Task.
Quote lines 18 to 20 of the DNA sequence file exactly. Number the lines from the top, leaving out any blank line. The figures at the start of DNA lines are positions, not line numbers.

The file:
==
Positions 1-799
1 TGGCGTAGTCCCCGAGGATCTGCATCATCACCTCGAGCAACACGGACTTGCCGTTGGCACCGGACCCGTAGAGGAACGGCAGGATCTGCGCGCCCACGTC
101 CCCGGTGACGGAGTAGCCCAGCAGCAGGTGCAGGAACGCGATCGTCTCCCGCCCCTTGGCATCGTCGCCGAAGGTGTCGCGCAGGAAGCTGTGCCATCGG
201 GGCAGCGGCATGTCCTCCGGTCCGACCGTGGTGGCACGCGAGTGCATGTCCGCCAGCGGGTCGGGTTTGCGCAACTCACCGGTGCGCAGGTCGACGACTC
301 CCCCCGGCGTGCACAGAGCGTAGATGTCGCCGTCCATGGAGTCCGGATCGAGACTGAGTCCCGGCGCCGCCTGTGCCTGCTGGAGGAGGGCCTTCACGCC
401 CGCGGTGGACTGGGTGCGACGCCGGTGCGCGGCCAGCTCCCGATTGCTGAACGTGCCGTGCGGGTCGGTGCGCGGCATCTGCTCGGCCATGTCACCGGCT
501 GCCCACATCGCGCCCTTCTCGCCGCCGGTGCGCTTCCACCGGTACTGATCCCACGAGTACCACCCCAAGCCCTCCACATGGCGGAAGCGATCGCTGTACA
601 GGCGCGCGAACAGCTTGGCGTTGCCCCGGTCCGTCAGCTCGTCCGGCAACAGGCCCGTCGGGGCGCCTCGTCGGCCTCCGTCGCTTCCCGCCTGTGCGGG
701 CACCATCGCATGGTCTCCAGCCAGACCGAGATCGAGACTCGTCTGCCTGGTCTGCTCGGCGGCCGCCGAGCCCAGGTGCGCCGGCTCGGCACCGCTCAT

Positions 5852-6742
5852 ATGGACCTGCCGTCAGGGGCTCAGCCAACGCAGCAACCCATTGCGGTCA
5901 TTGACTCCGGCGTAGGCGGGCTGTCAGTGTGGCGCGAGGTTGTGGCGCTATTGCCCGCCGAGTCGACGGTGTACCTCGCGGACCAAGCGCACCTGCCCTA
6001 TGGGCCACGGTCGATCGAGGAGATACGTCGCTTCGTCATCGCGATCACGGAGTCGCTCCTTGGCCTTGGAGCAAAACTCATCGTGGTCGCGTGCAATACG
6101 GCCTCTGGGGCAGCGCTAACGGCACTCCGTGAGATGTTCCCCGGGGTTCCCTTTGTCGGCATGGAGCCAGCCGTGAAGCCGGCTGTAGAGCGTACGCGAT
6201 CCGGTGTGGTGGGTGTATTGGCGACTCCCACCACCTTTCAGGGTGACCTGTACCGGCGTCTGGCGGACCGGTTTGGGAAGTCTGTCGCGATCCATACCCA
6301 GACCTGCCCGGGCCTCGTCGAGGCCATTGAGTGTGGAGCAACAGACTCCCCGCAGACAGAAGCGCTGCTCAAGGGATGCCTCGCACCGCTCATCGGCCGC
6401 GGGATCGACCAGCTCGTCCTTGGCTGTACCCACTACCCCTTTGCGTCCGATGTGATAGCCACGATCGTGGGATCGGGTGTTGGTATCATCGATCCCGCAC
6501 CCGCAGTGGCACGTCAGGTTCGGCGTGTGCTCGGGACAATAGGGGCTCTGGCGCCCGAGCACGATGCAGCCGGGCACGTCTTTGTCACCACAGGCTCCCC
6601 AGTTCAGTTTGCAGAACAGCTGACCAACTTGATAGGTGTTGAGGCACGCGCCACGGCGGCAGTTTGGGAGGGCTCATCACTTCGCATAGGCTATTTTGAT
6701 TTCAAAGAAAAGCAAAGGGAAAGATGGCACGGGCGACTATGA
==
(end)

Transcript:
6501 CCGCAGTGGCACGTCAGGTTCGGCGTGTGCTCGGGACAATAGGGGCTCTGGCGCCCGAGCACGATGCAGCCGGGCACGTCTTTGTCACCACAGGCTCCCC
6601 AGTTCAGTTTGCAGAACAGCTGACCAACTTGATAGGTGTTGAGGCACGCGCCACGGCGGCAGTTTGGGAGGGCTCATCACTTCGCATAGGCTATTTTGAT
6701 TTCAAAGAAAAGCAAAGGGAAAGATGGCACGGGCGACTATGA